What’s the NorthStar Foundation?

NorthStar Foundation currently works with over 50 Omaha-area private and public schools to provide after-school and summer programming for over 450 boys, grades 3 through 12. The after-school program is tailored to each age group with an emphasis on further education or employment for their high school-aged students. It’s funded primarily through contributions and grants from local organizations, businesses and individuals. 

The majority of the boys NorthStar serves come from single-parent households: 98 percent of them participate in federal free or reduced lunch programs. Eighty-three percent live in homes where the median family income is less than $30,000 annually. 

Their 70,000 square foot campus, based in North Omaha, is equipped with a meditation room, a double-court gymnasium, an outdoor high ropes course and study rooms named after influential Black heroes that students selected. Some include: Kobe Bryant, Chadwick Boseman and Omaha native Malcolm X.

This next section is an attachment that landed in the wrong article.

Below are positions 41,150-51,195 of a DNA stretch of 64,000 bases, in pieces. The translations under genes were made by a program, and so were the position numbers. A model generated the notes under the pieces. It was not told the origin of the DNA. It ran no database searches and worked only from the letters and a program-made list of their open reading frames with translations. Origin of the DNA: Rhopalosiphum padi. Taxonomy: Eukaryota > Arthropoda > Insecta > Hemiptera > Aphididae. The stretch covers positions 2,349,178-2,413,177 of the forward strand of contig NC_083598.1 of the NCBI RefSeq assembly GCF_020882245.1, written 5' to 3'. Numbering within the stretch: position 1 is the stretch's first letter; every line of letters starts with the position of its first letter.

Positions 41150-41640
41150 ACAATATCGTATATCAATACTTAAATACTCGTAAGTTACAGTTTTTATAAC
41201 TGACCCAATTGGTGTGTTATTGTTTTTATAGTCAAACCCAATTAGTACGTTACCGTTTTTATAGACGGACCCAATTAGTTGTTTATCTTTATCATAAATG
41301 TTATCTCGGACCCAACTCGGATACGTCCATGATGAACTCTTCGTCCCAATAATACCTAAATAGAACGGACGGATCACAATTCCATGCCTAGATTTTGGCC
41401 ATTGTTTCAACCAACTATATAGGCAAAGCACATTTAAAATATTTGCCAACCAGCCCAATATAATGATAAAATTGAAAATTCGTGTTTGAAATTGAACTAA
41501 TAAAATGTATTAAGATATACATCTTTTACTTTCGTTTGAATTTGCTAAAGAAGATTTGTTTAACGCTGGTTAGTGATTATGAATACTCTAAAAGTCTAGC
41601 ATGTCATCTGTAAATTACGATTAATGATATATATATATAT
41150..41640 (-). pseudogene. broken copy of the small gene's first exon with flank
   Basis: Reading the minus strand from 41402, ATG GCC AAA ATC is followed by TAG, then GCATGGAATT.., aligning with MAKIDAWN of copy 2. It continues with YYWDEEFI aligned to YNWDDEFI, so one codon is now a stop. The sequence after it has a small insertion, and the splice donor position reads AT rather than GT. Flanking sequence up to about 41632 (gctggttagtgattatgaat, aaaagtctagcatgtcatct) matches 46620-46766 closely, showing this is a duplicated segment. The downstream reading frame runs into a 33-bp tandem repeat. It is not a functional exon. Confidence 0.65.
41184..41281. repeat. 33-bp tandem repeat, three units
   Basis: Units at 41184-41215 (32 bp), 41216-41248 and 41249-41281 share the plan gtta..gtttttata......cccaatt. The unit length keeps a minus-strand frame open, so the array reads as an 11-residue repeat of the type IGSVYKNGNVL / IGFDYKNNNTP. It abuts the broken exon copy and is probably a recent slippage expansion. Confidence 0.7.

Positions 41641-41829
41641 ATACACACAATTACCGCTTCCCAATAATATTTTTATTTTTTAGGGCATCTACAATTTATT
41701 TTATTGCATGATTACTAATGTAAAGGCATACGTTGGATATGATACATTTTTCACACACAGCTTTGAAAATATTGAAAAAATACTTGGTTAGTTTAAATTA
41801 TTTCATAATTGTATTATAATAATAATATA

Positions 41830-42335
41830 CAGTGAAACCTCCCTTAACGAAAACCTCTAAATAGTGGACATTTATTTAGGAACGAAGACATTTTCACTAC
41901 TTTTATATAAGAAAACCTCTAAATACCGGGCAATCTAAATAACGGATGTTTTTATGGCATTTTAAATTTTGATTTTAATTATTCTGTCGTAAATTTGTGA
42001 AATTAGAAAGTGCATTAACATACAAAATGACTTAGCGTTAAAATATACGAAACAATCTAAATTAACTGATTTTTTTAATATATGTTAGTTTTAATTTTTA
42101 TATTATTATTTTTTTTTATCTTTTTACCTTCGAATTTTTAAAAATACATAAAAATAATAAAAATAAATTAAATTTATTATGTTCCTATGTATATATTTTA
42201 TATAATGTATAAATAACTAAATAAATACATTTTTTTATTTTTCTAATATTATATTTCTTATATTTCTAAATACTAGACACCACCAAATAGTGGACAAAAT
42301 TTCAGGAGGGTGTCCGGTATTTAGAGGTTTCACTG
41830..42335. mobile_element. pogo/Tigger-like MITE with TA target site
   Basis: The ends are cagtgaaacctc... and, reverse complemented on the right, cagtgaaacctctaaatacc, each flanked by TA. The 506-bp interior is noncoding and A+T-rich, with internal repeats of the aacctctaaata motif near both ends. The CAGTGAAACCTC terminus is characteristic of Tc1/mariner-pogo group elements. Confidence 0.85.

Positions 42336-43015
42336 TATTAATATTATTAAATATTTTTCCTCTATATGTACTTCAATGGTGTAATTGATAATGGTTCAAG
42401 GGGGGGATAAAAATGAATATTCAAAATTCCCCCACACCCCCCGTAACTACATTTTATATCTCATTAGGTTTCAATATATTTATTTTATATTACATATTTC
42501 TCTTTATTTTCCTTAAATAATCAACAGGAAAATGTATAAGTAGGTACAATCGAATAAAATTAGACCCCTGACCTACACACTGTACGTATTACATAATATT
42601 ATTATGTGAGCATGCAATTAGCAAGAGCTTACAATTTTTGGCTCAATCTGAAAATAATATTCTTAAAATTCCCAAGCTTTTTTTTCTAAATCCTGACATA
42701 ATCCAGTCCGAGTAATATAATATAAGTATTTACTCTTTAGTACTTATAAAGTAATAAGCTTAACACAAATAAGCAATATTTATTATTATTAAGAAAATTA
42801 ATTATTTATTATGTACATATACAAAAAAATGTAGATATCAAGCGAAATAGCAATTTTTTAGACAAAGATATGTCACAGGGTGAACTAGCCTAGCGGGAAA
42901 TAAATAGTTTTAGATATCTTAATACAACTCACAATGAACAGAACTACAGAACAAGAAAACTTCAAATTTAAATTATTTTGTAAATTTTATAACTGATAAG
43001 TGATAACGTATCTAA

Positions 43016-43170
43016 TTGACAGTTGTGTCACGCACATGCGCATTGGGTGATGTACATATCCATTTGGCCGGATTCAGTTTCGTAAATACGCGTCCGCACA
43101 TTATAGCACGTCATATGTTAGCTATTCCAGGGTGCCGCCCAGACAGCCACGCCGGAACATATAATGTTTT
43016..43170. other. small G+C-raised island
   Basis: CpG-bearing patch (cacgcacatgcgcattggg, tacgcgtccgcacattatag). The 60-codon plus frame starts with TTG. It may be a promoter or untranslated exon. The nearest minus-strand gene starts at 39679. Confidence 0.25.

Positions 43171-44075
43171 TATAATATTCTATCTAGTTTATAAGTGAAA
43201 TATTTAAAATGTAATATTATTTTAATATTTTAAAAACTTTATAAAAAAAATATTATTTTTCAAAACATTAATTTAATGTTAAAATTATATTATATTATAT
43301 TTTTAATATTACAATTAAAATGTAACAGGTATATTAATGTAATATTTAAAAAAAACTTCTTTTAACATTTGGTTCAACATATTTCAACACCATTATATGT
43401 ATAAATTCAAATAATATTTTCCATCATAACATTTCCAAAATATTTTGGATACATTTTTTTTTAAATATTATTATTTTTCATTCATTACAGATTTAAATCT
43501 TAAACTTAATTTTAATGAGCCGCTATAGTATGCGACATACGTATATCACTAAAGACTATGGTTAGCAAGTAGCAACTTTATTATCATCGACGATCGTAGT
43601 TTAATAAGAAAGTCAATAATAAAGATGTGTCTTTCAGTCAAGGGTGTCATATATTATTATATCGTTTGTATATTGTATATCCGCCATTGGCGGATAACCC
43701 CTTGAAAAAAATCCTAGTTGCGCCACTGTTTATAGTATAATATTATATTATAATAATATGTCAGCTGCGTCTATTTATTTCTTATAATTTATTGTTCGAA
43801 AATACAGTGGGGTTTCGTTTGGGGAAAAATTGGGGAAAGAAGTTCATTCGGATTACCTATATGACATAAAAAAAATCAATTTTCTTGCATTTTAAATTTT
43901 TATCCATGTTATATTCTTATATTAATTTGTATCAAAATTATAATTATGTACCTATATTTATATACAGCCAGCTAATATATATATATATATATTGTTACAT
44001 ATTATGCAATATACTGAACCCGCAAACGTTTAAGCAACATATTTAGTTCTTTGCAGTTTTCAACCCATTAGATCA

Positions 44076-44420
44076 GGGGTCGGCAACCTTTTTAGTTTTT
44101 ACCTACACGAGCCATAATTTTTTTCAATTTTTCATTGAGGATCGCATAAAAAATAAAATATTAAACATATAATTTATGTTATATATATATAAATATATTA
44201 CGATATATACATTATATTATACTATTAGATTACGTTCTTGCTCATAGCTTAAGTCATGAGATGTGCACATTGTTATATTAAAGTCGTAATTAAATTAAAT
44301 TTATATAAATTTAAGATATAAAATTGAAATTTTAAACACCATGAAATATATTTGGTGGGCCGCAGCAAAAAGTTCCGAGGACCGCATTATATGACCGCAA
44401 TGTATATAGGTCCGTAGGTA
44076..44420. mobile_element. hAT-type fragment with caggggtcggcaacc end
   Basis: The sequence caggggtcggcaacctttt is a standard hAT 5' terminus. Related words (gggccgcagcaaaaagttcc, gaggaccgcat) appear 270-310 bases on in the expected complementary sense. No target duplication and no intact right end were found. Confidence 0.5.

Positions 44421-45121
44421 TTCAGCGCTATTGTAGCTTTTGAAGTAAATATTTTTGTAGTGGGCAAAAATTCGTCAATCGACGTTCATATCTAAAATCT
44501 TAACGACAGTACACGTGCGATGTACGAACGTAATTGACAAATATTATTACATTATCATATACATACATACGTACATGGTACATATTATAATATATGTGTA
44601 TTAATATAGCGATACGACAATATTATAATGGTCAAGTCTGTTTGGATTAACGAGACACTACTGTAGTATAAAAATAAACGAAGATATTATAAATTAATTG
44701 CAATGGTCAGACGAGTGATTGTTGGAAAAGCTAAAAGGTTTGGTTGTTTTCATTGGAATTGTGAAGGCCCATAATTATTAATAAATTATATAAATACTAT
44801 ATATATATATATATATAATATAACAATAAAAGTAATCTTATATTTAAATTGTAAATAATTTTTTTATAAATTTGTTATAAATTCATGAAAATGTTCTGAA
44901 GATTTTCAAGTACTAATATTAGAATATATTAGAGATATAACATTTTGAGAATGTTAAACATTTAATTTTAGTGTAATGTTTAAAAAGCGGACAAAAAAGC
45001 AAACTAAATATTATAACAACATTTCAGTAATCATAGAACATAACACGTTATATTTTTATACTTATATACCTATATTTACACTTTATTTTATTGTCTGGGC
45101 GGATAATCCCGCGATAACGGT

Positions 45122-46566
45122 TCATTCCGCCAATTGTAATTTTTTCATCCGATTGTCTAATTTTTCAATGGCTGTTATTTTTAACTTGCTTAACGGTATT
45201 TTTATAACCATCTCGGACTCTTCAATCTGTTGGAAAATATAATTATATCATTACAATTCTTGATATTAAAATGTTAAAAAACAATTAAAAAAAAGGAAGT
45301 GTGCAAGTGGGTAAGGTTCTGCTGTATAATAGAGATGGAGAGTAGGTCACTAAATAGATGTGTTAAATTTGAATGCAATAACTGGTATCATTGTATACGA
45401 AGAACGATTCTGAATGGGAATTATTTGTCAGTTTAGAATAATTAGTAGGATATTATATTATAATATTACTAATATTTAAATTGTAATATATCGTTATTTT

The NorthStar lacrosse team and coaching staff pose for photos with their new trophy after winning the 2022 junior varsity state title. 
“The way the team rallied around each other in that moment and said there was no way they were going to lose that game after coming this far … not just this season but since this program started,” said head lacrosse coach Cort Irish, thinking back on the moment.  “I find myself tearing up.” Courtesy photo

NorthStar offers competitive and recreational basketball and soccer leagues and currently offers lacrosse to any students attending any Omaha area school without an existing lacrosse program. Head coach Cort Irish joined NorthStar over six years ago with no prior lacrosse coaching experience, but credits the local lacrosse coaches and the national lacrosse community for embracing him and helping him learn everything he knows. He’s assisted by former lacrosse player and coach Bryce McGeorge.

By Lauryn Higgins

Lauryn Higgins is a journalist whose work has focused primarily on public health, climate change and agriculture. Her work tracking the coronavirus for the New York Times was part of a team that won the 2021 Pulitzer Prize for Public Service.